Monday, March 11, 2019 at 6:38 PM
Stations of the Cross every Friday in Lent. We are alternating times. This Friday, March 15 at 7:00pm, next Friday, March 22 at 3:00pm. If you are of age, please remember to Fast and Abstain

11/8/15 Thirty Second Sunday in Ordinary Time - Fr. Reggie

There are two ways of being generous: the way of the scribes, and the way of the widow.

The scribes were the experts in interpreting the Law of Moses, and the Law of Moses was the core of Jewish culture.

And so the people of ancient Israel respected and reverenced the scribes.

But Jesus was unhappy with them. Without a doubt, they worked long, hard hours; they were always busy with worthy projects. But, unfortunately, their natural intellectual gifts and elevated social function had gone to their heads. Instead of exercising their leadership as a service to the nation and to their neighbors, they were flaunting it to stoke their vanity, increase their comfort, and enhance their reputation. The higher they climbed, the more they looked down on everyone else. They considered themselves superior because they gave more time, talent, and treasure to the Temple than anyone else. But this was a one-dimensional view of generosity. The scribes were forgetting that all those external things were actually gifts God had given them in the first place.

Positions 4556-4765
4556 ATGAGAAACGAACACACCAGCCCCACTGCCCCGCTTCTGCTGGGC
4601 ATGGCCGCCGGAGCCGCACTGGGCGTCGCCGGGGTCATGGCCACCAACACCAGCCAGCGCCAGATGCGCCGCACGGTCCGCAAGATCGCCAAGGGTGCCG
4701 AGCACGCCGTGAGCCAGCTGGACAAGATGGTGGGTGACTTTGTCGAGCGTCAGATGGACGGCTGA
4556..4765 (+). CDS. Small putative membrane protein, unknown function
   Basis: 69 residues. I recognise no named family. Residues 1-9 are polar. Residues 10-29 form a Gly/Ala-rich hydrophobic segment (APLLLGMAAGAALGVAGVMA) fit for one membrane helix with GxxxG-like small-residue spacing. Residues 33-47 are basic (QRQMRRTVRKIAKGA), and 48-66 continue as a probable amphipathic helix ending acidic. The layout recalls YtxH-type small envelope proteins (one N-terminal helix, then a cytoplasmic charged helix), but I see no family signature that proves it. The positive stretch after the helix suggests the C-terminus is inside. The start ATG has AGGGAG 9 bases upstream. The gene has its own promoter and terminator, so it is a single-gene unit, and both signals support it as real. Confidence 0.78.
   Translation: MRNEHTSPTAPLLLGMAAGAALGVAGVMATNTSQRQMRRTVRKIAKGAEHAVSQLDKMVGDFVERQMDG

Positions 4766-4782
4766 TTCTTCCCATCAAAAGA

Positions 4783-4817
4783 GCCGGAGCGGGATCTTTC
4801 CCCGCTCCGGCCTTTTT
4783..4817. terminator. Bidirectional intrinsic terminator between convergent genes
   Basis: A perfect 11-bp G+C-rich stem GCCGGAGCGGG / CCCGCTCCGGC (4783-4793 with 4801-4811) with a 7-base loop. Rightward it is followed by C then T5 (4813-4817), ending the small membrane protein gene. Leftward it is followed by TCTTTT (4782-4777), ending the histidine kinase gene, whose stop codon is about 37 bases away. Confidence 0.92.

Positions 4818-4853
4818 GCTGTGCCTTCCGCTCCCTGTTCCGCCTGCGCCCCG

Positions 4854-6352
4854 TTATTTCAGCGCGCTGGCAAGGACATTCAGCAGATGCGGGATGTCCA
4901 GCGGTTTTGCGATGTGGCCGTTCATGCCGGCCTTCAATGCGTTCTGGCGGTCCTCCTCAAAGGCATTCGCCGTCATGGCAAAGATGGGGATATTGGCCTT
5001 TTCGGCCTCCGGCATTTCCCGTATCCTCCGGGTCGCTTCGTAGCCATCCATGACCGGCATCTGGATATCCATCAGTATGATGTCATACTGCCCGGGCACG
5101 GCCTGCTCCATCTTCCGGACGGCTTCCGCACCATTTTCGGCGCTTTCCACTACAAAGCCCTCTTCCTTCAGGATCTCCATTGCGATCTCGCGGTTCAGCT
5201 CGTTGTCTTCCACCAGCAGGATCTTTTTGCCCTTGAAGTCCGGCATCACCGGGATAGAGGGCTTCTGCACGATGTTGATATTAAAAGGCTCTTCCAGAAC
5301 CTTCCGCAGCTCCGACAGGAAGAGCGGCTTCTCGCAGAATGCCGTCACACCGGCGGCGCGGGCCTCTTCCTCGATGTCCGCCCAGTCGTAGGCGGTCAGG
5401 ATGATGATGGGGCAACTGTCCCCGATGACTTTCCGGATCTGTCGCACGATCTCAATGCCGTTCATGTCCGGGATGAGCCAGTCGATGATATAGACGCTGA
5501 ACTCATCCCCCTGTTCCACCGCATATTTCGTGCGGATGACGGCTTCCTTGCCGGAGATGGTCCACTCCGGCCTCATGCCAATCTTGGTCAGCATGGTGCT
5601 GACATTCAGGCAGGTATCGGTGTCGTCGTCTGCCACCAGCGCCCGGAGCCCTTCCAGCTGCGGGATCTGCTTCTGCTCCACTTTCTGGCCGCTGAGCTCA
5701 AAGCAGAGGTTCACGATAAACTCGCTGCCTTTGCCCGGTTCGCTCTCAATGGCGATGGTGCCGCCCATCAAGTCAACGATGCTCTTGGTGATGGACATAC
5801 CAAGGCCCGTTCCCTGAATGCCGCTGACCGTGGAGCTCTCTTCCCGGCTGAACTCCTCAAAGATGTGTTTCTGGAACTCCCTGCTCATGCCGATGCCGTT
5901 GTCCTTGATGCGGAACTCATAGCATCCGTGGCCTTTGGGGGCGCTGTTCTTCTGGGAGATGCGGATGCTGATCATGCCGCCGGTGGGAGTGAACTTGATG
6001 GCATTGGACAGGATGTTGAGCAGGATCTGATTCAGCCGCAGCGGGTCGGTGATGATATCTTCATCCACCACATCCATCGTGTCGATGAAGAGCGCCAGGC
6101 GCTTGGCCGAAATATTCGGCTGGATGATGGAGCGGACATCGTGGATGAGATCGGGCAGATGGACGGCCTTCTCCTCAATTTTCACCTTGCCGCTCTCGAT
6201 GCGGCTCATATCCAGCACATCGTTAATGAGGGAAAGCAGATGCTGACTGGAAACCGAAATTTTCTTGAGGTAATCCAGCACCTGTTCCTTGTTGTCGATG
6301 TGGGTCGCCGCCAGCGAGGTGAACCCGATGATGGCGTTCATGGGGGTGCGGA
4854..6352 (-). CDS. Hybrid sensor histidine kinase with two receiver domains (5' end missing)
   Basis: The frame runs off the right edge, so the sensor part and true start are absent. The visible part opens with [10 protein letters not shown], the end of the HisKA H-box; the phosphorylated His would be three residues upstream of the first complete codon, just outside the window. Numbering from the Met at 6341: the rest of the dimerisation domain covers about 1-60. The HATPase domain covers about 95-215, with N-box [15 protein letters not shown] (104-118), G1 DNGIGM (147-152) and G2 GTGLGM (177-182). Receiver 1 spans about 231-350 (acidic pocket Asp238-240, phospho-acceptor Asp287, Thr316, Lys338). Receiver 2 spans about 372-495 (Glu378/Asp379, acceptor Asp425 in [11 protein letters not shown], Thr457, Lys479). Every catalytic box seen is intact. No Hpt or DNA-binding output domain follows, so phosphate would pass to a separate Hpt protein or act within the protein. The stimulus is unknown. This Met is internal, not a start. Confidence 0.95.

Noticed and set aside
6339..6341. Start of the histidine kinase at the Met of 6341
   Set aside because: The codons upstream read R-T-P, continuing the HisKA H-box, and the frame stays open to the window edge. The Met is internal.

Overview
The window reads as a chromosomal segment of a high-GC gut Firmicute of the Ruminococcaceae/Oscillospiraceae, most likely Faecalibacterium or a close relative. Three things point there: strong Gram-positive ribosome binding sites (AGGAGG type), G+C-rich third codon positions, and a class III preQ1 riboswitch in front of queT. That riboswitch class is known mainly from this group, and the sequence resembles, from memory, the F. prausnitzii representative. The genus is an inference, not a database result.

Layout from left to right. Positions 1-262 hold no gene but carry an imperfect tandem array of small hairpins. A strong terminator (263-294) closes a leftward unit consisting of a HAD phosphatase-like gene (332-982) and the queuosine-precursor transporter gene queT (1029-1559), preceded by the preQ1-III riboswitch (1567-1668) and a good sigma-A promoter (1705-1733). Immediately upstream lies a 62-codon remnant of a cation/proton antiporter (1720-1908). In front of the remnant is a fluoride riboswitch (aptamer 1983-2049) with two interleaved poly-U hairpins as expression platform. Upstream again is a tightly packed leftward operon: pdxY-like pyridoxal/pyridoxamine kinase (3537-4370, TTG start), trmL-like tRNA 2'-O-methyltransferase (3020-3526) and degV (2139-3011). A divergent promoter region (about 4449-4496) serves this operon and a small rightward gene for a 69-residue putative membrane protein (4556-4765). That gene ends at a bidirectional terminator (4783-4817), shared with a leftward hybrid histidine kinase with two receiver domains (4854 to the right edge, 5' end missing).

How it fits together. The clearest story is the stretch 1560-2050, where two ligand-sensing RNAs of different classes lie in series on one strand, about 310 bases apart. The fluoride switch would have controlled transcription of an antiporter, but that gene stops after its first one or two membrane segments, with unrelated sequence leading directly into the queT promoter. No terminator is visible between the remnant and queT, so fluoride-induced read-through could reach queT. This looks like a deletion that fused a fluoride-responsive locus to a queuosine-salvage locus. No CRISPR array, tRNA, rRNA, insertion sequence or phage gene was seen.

What God truly wants from us is something more, something deeper: he wants our love; he wants us to trust in him.

This is what the poor widow gave to him. She didn’t just share some of her abundance; she handed over to God all of her wealth, saying to him: “Lord, you are my good shepherd, and I will follow wherever you lead.” 


Because of our fallen human nature, we all have a strong tendency to follow the example of the scribes instead of the widow. Just think about how hurt and angry we feel when we work hard to help or to please someone, and then they don't show any appreciation for our efforts. Or, to take another example, think about how sensitive we are when someone criticizes us or misinterprets our motives. We truly need to purify our hearts of the self-centered attitudes that make us more like the scribes than the widow. This is not something we can do on our ownnor is it something that usually happens from one day to the next.

But we can make progress, under two conditions. First, we have to take small steps, being patient with ourselves as we gradually learn to do what is right out of a desire to please God, not other people. Second, we have to ask for God to help us. His grace is our secret weapon, and too often we keep it on the shelf simply because we don't ask for his help.


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